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Thursday, September 24, 2020

The Municipality of La Antigua Guatemala has moved from red to orange (board of alert). Holy Eucharist, Casa Convento Concepcion, October 4th, Ten a.m./Guatemala Neli+

 

Dear brothers and sisters,

Greetings to you! I hope that you and your beloved ones are well.

Since March 13, when the president announced the first case of Coronavirus in Guatemala, we have lived under the threat of this virus among us. After half a year we continue struggling against the virus and all its effects. Its threat has not diminished but the financial crisis makes people go outside and look for opportunities. This is the case for many businesses that reopened activities during the last weeks, and the airport that reopened on September 18.  

The Municipality of La Antigua Guatemala has moved from red to orange (in the board of alert). So, we are aHolllowed to celebrate our services at Convent Concepción taking  precautions.  According to this information, I plan to celebrate the first Holy Eucharist (during the pandemic) the first Sunday of October, 4th Depending on this first experience, I plan to celebrate at Convento Concepción, at least twice a month, until we move to yellow. In addition, I hope we can continue with our “Zoom community”. I plan to access Zoom at Convento Concepción and celebrate together with you as we do every Sunday.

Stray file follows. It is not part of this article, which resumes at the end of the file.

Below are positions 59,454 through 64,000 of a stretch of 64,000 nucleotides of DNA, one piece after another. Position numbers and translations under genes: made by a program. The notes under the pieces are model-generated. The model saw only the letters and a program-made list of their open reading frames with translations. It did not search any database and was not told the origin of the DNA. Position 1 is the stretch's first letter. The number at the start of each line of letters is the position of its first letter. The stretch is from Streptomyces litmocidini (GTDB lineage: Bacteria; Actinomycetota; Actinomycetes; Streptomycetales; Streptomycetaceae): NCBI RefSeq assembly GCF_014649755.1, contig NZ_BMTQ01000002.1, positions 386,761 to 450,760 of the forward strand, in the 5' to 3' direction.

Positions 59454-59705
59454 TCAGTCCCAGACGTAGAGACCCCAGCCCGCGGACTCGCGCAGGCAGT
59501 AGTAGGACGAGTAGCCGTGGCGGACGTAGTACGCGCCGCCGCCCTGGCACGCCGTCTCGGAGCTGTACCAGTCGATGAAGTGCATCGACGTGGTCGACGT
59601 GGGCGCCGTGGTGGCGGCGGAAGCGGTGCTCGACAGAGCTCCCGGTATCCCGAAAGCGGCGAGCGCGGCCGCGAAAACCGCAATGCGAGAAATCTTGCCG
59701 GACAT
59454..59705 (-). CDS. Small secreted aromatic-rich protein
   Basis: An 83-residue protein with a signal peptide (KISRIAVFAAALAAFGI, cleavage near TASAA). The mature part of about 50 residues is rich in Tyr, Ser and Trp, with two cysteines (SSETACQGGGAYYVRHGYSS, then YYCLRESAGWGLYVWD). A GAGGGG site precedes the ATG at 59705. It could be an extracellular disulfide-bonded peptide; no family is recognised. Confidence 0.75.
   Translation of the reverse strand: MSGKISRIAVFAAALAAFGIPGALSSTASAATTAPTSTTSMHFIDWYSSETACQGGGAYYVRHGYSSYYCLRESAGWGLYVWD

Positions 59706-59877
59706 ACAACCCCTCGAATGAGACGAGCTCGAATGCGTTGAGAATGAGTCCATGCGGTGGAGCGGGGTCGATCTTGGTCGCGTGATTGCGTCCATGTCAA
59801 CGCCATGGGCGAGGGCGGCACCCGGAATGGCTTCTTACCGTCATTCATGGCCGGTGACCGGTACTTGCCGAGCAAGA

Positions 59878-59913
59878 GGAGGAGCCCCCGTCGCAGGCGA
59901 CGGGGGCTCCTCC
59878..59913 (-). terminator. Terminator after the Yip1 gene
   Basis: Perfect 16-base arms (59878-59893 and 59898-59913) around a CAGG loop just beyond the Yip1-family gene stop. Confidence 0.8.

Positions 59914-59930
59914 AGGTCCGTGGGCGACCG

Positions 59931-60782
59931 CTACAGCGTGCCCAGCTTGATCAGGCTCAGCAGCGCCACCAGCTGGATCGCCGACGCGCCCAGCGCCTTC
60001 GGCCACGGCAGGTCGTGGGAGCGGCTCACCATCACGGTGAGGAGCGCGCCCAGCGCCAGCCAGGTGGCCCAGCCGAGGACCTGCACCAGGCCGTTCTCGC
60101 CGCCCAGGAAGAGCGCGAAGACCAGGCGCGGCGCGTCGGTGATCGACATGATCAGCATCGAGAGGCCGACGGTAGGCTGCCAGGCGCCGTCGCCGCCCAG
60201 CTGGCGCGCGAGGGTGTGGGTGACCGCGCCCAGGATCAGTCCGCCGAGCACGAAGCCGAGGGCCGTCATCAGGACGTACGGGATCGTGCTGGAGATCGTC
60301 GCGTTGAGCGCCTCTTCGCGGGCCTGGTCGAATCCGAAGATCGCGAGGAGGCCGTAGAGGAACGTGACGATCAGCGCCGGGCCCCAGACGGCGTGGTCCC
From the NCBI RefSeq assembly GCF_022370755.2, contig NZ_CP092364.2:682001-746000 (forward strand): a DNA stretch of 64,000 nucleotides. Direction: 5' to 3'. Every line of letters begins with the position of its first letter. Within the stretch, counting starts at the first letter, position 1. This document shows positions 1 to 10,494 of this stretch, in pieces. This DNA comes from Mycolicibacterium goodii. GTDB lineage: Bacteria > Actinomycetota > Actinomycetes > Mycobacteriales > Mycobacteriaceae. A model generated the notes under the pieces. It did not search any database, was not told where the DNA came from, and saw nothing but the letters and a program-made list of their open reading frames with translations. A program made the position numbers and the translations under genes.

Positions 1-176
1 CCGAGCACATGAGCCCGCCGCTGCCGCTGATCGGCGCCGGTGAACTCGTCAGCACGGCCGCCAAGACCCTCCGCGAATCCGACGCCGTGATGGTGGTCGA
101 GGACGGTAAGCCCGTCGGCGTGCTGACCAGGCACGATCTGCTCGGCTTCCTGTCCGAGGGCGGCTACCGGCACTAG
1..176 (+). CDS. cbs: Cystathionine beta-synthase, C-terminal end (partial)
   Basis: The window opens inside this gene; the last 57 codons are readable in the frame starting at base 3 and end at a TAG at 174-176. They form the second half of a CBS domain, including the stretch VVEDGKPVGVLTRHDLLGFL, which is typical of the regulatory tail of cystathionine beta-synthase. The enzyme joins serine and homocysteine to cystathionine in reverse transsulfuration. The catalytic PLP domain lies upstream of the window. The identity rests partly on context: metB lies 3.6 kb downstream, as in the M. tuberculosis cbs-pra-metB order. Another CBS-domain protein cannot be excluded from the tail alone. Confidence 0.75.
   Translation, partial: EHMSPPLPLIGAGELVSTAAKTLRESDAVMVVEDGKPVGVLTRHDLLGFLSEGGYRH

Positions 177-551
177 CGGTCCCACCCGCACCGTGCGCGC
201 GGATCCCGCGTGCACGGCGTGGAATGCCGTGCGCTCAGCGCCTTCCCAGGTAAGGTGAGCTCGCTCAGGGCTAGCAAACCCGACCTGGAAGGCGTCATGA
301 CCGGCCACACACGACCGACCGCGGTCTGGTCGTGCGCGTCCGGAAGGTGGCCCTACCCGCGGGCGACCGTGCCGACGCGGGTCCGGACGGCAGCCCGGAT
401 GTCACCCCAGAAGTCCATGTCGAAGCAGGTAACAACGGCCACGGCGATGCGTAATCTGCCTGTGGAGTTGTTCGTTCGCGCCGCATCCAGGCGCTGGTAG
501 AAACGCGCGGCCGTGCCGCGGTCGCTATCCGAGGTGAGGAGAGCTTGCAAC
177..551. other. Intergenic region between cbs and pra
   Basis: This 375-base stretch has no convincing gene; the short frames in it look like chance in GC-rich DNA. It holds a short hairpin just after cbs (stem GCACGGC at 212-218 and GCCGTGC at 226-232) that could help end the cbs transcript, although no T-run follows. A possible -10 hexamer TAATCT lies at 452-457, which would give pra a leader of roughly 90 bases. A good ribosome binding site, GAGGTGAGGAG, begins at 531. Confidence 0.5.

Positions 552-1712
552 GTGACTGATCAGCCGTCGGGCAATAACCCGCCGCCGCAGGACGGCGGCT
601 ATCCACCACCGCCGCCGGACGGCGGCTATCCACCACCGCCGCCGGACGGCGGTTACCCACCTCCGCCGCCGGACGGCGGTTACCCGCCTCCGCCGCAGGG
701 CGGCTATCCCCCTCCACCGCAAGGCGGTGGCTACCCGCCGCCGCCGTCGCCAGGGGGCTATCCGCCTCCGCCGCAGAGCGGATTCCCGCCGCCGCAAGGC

The Diocesans office provided each congregation of hands gel, bleach, disinfectant and 3 dozen masks. So, we are ready to welcome you!

Meanwhile, as we await for our liberation, we continue to pray and to take all the necessary precautions.

Hope to see some of you on October 4th at Convento Concepción and others on Zoom…


Blessings to all!




Rev. Neli Miranda

priest-in-charge

St. Alban Episcopal Mission/English

diocese of Guatemala

IARCA,  Anglican Communion